There are many things parents must be cautious of when it comes to raising infants and young children. Keeping cleaning supplies out of reach, blocking off stairs, locking cabinets, and covering electrical outlets are just some of the many things that should be done for a little one’s safety. Parents are also told to keep small objects, like tiny toys, away from their children until they’re older.
Another important thing to keep away from infants and tiny tots are batteries, including button batteries. While button batteries are small, and some people might presume that if swallowed, they wouldn’t pose danger, the truth is, consuming one can be fatal, which no child would automatically assume.
Brian and Stephanie Florer, the parents of a toddler named Brianna, had a scary and unexpected experience when their little one consumed a small button battery and passed away the day after Christmas one year. Shortly after swallowing the battery, the child began throwing up a large amount of blood and, eventually, turning blue. At first, nobody knew what was happening.
The worried parents called Jay ambulance. Because they resided in a rural region in Delaware County in Oklahoma, and their daughter was in critical condition, they met the ambulance halfway at a convenience store.
Via an X-ray, it was determined that the toddler had swallowed a single button battery at some point, which had eventually leaked an alkaline substance into her body. Right away, she was transferred to St. Francis Hospital in Tulsa by ambulance as no helicopters could be flown given the state of the weather.
“They operated on her for 2½ hours, but they couldn’t stop the bleeding. They believed the battery ate through to her carotid artery by way of her esophagus,” said Grandpa Kent Vice. Unfortunately, it was too late.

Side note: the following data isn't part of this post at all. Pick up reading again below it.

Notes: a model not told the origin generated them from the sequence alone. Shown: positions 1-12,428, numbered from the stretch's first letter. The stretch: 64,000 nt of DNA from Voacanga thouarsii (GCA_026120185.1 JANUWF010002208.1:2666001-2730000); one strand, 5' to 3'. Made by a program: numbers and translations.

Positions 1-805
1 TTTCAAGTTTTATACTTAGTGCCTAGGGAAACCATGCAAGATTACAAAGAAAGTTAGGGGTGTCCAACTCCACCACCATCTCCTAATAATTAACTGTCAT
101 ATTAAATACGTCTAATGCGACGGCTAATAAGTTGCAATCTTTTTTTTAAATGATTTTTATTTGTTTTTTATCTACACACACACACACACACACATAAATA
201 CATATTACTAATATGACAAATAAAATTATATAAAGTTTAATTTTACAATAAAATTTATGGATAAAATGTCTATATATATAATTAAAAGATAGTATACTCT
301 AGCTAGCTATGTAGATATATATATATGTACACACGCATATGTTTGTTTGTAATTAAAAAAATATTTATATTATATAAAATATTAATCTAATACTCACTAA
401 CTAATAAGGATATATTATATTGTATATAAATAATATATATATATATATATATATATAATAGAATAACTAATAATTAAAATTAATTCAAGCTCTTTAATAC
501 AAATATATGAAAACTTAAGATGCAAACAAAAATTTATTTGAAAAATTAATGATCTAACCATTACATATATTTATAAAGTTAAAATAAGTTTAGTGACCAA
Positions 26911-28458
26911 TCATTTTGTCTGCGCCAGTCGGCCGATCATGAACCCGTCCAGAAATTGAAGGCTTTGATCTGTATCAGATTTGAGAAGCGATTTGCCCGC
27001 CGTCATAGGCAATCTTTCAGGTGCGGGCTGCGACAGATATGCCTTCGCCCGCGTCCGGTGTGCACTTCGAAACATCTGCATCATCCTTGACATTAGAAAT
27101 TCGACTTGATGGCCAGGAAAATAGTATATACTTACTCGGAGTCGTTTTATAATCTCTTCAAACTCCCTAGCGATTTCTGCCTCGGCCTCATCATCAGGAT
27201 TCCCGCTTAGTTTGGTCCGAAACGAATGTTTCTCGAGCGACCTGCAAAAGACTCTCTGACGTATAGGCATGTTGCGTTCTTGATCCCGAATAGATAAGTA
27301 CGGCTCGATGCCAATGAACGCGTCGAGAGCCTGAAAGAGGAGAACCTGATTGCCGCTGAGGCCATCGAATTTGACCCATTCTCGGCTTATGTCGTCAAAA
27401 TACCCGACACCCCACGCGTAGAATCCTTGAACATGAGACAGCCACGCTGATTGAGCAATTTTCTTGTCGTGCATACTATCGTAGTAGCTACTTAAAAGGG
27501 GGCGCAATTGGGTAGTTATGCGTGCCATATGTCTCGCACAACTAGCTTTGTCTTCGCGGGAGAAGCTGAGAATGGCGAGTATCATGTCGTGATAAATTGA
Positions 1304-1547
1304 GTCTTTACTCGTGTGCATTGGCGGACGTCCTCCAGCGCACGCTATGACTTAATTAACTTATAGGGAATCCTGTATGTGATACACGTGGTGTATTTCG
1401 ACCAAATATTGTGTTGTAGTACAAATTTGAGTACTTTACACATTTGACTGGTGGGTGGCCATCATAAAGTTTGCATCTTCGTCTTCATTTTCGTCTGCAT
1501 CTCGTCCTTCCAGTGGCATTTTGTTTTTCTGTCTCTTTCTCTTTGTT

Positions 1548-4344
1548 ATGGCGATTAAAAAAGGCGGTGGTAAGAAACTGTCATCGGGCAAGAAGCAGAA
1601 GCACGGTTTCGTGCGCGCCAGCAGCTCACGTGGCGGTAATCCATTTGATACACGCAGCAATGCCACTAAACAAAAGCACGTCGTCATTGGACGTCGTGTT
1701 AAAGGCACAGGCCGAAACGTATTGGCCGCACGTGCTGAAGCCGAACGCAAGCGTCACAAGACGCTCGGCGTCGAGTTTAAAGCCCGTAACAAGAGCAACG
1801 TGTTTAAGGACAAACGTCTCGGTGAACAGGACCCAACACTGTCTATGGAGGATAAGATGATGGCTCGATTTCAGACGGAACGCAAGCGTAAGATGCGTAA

And sadly, Brianna is not the only one. From 2005 to 2014, 11,940 similar cases were reported in the United States, some of which involved fatalities while others involved major medical problems.
Parents like Brianna’s warn other parents to keep button batteries, which are often located in certain toys, watches, car remotes, and other devices, out of the reach of their young kids. Never leave used or brand-new button batteries (or any battery for that matter) out where children can access them. In addition, never let your young children open the back of devices containing batteries. Some parents may place thick tape over the battery panel or, if there are screws keeping the panel in place, make sure to screw them on tightly. Likewise, it’s best to inform your kids that if a battery needs to be changed or put in place that they need to have an adult to do it for them.
Most children, even some older children, are unaware of the dangers of batteries, hence while many children place them in their mouth, ears, or nose. Dude to this, it’s vital to talk to the children in your life about the risks of using batteries as they’re not intended.
Please share the public service announcement below to potentially help save a child’s life.